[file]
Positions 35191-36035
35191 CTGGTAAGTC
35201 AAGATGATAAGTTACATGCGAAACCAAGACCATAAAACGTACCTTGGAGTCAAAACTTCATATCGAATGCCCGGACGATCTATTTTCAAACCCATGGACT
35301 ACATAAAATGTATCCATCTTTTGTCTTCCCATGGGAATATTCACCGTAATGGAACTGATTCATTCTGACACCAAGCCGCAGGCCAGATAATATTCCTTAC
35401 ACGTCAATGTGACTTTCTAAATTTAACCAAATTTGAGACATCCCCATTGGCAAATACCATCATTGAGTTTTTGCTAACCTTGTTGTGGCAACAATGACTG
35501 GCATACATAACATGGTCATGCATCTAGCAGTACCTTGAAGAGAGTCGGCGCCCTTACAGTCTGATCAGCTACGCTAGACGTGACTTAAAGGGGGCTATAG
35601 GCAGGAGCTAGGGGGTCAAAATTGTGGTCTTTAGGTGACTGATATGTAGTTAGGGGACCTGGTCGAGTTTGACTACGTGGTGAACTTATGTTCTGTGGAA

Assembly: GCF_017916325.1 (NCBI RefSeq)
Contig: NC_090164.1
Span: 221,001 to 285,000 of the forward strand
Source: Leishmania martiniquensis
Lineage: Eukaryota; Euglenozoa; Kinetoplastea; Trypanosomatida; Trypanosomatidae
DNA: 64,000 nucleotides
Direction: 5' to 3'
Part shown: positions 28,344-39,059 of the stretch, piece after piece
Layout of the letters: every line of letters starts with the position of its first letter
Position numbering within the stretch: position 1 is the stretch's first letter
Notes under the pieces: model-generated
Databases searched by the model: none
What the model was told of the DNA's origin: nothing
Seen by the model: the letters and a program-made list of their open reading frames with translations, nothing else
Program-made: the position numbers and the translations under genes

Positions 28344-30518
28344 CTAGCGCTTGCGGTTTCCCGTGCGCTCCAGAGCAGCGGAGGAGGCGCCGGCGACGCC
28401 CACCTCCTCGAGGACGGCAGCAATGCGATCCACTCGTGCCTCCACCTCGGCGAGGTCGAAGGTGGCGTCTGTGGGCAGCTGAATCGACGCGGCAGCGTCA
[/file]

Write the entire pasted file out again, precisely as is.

Positions 35191-36035
35191 CTGGTAAGTC
35201 AAGATGATAAGTTACATGCGAAACCAAGACCATAAAACGTACCTTGGAGTCAAAACTTCATATCGAATGCCCGGACGATCTATTTTCAAACCCATGGACT
35301 ACATAAAATGTATCCATCTTTTGTCTTCCCATGGGAATATTCACCGTAATGGAACTGATTCATTCTGACACCAAGCCGCAGGCCAGATAATATTCCTTAC
35401 ACGTCAATGTGACTTTCTAAATTTAACCAAATTTGAGACATCCCCATTGGCAAATACCATCATTGAGTTTTTGCTAACCTTGTTGTGGCAACAATGACTG
35501 GCATACATAACATGGTCATGCATCTAGCAGTACCTTGAAGAGAGTCGGCGCCCTTACAGTCTGATCAGCTACGCTAGACGTGACTTAAAGGGGGCTATAG
35601 GCAGGAGCTAGGGGGTCAAAATTGTGGTCTTTAGGTGACTGATATGTAGTTAGGGGACCTGGTCGAGTTTGACTACGTGGTGAACTTATGTTCTGTGGAA

Assembly: GCF_017916325.1 (NCBI RefSeq)
Contig: NC_090164.1
Span: 221,001 to 285,000 of the forward strand
Source: Leishmania martiniquensis
Lineage: Eukaryota; Euglenozoa; Kinetoplastea; Trypanosomatida; Trypanosomatidae
DNA: 64,000 nucleotides
Direction: 5' to 3'
Part shown: positions 28,344-39,059 of the stretch, piece after piece
Layout of the letters: every line of letters starts with the position of its first letter
Position numbering within the stretch: position 1 is the stretch's first letter
Notes under the pieces: model-generated
Databases searched by the model: none
What the model was told of the DNA's origin: nothing
Seen by the model: the letters and a program-made list of their open reading frames with translations, nothing else
Program-made: the position numbers and the translations under genes

Positions 28344-30518
28344 CTAGCGCTTGCGGTTTCCCGTGCGCTCCAGAGCAGCGGAGGAGGCGCCGGCGACGCC
28401 CACCTCCTCGAGGACGGCAGCAATGCGATCCACTCGTGCCTCCACCTCGGCGAGGTCGAAGGTGGCGTCTGTGGGCAGCTGAATCGACGCGGCAGCGTCA